Joe got less practice on the track as a result of the lost luggage but was able to pull together a sensational 14th place qualifier on the loaner. He's had other great qualifying runs this year – he was 1st in Val di Sole and 12th in Maribor – but Snowshoe was his best qualifier not affected by weather, and he did it on a borrowed bike! Everyone can appreciate the difficulty of riding well on a bike that's not yours. Not only was Joe on different parts, but the bike was said to be about 40mm shorter than his own bike, making it even more impressive.
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Wow! What a day and what a great bunch of people involved in our sport. After hours running round the pits yesterday I managed to get enough parts from everyone to build up a full bike from scratch, even managed to squeeze a few runs in at the end of the day! 🙌🏻 So many people to thank for helping pull this one together, impossible to name them all but a special thanks has to go out to @scottdhfactory @brendog1 @mbcyclery @deanos_machineos for the frame and components, @athertonracing @polishedracing @garethbrewin @mbcyclery for more parts and big grind on the build, @ridefoxbike @cordijortes for the suspension, @maxxistires @ryanhuang_tw for the tyres, @srammtb for the brakes and bleed, alongside so many others who helped out with parts, advice or mechanical support. Big up guys, top men! 👊🏻 Qualifying today 🔥✊🏻 P.S. still no news about where my actual bike is!🤦🏼♂️ 📷- @moonhead_media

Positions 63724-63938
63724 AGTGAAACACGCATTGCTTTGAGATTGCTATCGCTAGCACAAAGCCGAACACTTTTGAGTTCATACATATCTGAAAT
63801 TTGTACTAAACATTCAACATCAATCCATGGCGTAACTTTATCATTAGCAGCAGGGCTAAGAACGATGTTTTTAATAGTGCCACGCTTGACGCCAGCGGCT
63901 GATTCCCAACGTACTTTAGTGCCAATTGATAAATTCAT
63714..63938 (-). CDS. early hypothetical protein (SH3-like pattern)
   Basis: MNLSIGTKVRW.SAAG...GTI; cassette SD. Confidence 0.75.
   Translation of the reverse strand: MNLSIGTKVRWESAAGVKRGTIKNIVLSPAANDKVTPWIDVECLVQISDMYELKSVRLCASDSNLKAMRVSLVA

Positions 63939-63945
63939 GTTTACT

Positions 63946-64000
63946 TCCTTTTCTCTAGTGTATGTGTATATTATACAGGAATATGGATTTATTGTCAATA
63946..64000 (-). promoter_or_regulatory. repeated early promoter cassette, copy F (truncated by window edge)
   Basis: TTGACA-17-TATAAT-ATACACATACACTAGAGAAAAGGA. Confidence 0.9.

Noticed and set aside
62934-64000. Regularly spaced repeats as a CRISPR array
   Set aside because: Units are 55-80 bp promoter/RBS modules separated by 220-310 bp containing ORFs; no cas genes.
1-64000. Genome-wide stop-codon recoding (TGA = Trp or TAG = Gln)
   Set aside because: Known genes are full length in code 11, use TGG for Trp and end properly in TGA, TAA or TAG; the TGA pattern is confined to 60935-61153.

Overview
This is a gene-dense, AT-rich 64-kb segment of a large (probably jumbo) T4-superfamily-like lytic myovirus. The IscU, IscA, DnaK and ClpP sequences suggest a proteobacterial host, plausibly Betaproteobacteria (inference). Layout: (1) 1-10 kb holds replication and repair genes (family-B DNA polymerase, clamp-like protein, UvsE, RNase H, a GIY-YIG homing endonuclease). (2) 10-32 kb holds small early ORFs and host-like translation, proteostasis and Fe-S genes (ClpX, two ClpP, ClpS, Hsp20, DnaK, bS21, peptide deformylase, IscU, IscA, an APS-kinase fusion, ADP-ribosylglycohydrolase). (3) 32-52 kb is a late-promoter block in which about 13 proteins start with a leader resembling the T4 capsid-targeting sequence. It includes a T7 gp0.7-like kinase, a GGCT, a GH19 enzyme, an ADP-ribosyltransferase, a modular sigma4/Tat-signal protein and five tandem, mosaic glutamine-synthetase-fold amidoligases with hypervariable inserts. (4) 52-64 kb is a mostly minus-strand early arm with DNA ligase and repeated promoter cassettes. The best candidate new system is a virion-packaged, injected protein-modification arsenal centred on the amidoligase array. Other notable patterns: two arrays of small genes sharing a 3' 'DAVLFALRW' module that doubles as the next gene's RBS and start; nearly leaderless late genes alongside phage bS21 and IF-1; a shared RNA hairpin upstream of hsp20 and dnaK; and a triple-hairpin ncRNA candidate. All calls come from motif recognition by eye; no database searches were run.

When it came to race time, Breeden was unable to match his qualifying result and despite going more than five seconds faster in finals, it wasn't enough. He finished 34th which would have been an achievement on a personal bike and parts, but on borrowed gear, he deserves a round of applause. Breeden's result in Snowshoe secured him 34th in the overall, also a solid result for his first full elite World Cup season.
So that's it. No World Cup action until late March, 2020, when we open the season in Lousã, Portugal. Racers now have time to take a break and allow their bodies to heal from any problems before off-season preparation for 2020 begins. Join me in thanking Red Bull and all of the media squids who follow the races to bring us the incredible coverage. With that done, shall we start the team rumours for 2020 now?
2020 UCI World Cup DH Calendar
- March 21–22: (DH) Lousã, Portugal
- May 2–3: (DH) Maribor, Slovenia
- May 9–10: (DH) Lošinj, Croatia
- June 6–7: (DH) Fort William, Scotland
- June 20–21: (DH/XCO/XCC) Vallnord, Andorra
- June 26–28: UCI MTB XCO World Championships – Albstadt, Germany
- August 22–23: (DH/XCO/XCC) Mont-Sainte-Anne, Canada
- September 5–6: UCI MTB DH World Championships - Leogang, Austria
- September 12–13: (DH/XCO/XCC) Val di Sole, Italy
- September 19–20: (DH/XCO/XCC) Les Gets, France